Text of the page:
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Ask a Firefighter a question...like the "Ask a Police Officer" thread.

I'll start...

Where's WeeMan?

:smile:
 

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Why do firemen climb ontop of a burning building and cut a hole into the roof? I know it's to vent the building, but I thought that you wanted to starve the fires access to oxygen. So how does this help?
 

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i'm not a firefighter but i'll take a stab at it. i think they do it so they can see the smoke and how the fire might act. denton fire vents several different ways, i don't know what they are called but opening windows was one, lol. i think that you do want to starve the fire from oxygen but then when the firefighters go in you don't want them to have a backdraft issue so cutting a hole in the roof is a good way to vent the smoke and heat. heat rises so naturally the heat should decrease when the roof is opened up. i have heard that cutting a hole in the roof is a last resort.

I think being a firefighter is awesome. They get to drive that awesome truck or ride in it and all the kids and adults love them because they don't give them tickets, lol. the firefighters in denton are great guys. we play football games at least once a year and softball benefiting different organizations. no hostility between fire and pd in denton.
 

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DavidMidgley said:
Why do firemen climb ontop of a burning building and cut a hole into the roof? I know it's to vent the building, but I thought that you wanted to starve the fires access to oxygen. So how does this help?

FDWheelMan = Fire Department Wheel Man... Over 6 years in a paid dept.. Little over 3 as a driver...

Answer:

Firemen climb onto the roof of a burning building an cut a hole so that they can ventilate the smoke, heat, and gases trapped in the building.

This may not make sense at first... But when we cut the roof, and the heat escapes, the smoke will follow, exposing what is left of the flames, enabling us to extinguish the fire quicker. On top of the ventilation for quicker extinguishing, it actually helps to "save" the structure by letting potential hazards out before they really become hazards. The venting brings the temperatures of the structure down as well which helps prevent, or relieve conditions that can lead to backdraft or flashover.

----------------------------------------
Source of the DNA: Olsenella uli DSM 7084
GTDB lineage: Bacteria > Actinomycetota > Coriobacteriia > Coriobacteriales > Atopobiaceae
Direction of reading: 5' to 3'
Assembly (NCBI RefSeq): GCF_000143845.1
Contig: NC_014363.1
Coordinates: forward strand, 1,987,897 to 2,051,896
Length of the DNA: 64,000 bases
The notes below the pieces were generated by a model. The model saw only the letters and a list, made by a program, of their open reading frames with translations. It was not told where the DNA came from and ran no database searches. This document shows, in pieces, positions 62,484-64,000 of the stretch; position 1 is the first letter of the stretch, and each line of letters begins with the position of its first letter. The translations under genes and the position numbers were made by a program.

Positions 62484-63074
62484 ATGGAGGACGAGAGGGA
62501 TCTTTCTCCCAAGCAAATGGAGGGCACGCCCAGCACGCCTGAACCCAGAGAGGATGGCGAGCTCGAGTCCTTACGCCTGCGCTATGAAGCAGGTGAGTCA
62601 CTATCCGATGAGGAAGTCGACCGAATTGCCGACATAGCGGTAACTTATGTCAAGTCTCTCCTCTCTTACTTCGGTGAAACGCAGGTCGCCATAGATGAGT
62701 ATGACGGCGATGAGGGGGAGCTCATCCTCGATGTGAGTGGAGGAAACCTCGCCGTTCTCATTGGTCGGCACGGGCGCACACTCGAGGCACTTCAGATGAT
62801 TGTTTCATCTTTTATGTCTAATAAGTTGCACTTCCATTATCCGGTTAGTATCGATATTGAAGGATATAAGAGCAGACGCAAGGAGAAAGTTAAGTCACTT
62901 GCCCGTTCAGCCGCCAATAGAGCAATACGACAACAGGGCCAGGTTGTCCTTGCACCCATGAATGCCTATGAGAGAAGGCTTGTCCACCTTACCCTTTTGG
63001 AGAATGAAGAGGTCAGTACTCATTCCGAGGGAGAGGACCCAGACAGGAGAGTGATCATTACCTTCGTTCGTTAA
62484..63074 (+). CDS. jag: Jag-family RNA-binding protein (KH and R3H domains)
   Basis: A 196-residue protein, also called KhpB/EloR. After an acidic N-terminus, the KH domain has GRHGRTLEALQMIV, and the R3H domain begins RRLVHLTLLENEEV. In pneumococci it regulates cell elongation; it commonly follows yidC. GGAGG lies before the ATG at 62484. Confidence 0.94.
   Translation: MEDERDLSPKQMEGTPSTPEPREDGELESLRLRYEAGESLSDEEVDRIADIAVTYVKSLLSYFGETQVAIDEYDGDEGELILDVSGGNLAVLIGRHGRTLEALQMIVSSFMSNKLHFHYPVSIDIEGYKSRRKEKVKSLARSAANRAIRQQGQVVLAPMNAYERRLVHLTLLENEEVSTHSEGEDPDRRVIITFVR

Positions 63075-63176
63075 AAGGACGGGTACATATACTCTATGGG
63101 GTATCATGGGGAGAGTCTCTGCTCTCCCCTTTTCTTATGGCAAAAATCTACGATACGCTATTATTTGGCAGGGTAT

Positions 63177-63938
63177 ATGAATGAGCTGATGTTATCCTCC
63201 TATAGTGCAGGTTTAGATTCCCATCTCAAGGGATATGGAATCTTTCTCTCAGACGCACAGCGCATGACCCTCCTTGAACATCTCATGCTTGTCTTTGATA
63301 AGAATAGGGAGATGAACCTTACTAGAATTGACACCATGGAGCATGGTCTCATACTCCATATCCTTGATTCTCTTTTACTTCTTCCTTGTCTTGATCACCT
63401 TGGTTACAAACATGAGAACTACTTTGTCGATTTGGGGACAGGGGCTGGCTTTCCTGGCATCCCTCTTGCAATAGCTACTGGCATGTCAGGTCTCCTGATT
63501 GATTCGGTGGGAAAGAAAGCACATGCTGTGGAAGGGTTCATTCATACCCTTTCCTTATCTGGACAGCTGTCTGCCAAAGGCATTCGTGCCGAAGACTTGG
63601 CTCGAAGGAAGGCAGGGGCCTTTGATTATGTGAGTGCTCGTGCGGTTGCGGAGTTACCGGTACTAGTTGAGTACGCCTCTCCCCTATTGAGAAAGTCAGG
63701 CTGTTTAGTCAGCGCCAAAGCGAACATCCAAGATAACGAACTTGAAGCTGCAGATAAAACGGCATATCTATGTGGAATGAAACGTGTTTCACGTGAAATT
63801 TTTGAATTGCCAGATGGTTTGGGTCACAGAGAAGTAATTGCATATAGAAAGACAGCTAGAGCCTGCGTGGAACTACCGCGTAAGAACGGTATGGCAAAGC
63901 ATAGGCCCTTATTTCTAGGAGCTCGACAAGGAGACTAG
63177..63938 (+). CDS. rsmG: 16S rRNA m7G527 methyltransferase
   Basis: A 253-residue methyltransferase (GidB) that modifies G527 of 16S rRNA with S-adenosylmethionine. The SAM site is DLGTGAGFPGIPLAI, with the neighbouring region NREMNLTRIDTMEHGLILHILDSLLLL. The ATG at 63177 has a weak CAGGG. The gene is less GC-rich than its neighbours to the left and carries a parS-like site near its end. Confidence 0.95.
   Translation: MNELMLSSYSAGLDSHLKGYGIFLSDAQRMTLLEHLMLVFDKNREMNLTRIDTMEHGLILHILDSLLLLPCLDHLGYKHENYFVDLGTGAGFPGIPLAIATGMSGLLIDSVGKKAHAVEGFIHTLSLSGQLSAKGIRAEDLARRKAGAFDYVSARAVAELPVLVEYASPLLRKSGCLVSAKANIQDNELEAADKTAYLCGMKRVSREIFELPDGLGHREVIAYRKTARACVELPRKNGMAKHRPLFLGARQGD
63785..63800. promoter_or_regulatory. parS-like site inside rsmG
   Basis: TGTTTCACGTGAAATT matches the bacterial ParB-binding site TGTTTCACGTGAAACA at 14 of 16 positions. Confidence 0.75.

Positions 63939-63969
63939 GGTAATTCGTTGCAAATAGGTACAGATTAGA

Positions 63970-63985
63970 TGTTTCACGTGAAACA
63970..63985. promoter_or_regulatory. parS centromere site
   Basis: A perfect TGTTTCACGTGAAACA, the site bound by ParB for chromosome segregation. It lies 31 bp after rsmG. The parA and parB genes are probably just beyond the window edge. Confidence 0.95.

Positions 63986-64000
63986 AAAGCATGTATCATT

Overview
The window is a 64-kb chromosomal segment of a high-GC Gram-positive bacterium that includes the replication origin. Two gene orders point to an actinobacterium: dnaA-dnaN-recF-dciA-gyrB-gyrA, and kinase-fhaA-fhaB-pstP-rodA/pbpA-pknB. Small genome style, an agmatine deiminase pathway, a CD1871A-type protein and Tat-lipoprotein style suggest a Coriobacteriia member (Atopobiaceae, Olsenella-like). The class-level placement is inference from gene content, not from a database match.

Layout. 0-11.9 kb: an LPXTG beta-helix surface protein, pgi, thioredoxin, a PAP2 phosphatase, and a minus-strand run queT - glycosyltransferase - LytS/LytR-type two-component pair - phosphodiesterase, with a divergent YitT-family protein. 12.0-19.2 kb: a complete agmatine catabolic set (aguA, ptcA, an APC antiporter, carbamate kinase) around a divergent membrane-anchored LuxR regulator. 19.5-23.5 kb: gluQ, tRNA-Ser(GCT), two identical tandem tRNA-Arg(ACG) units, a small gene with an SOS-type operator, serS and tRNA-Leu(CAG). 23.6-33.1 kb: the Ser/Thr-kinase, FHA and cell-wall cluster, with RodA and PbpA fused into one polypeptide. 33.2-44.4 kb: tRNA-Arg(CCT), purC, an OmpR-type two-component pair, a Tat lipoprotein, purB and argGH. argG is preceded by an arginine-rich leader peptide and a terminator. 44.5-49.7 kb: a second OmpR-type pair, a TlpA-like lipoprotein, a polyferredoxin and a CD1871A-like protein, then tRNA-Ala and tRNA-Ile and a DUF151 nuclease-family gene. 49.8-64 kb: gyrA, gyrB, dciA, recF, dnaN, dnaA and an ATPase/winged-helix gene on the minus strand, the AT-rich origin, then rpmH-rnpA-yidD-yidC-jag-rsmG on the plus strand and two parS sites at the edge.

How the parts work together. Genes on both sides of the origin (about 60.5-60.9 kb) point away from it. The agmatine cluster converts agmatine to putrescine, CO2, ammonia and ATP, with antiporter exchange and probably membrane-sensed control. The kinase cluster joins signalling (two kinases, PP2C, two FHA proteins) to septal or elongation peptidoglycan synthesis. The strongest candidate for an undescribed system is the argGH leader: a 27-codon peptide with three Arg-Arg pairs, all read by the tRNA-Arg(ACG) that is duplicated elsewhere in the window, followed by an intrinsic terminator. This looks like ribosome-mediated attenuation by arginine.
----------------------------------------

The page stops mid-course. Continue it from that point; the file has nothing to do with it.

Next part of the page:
There are quite a few schools of thought on venting... All are benefical..

Does this answer the question?
 

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Yes, that most certainly described what I thought/guessed at. But, it's better to get the unvarnished truth from an authority. thank you!:smile:
 

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right here colin been at the firehouse the last 3 days. to add on to FDwheelman we cut holes in the roof to also provide better visibility when the smoke and heat go thru the hole we see better!! ya there are many types of ventilation, vertical, horizontal, hydualic(sp?) so on and so forth.
 

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WeeMan97 said:
right here colin been at the firehouse the last 3 days. to add on to FDwheelman we cut holes in the roof to also provide better visibility when the smoke and heat go thru the hole we see better!! ya there are many types of ventilation, vertical, horizontal, hydualic(sp?) so on and so forth.
I did forget that part... :)

(I hope I have the next two right, but I don't have the book with me, it's at the station, so I might get the direction backwards but the idea is the same)

Vertical Ventilation is what it's called when we cut the roof and vent the smoke and gases out through the high spot...

Horizontal Ventilation is done more with the assistance of mother nature by opening of the windows and doors and hoping for a breeze... It is also used in conjunction with Vertical, and most commonly used in the initial stages of fire attack.

Hydraulic Ventilation is done with a hose line on what we call a "medium" fog pattern, the object is to sit a few feet back from the window and open the nozzle into the open window. This is done from the inside. The pattern creates a vacuum behind it that pulls air towards the flow of water. Essentially what it does is pull the heat and smoke out of the room.

Positive Pressure Ventilation is done with a fan. You take the fan, and with the air current it produces "cover" the doorway, forcing air into the structure. With the doors of the rooms, and windows of the structure, you can control which way the smoke is going to be "pushed" out.

Negative Pressure Ventilation is also done with a fan, however, it sucks the air through the structure to "pull" the smoke out.

Natural Ventilation is when the fire has progressed to the point that it is through the roof. At this phase, there really is little reason to do an offensive attack and we go into a defensive stance, which is to protect the exposures around it while keeping it knocked down. This is most often referred to as a "Surround and drown"
 

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DavidMidgley said:
Yes, that most certainly described what I thought/guessed at. But, it's better to get the unvarnished truth from an authority. thank you!:smile:
Not quite an authority...

Experienced. :)

Working on my Instructor's Certification in April.

6 and a 1/2 years in the ghetto for a fireman is the same as 6.5 years in the ghetto for police. There are things I wished my eyes haven't seen.
 
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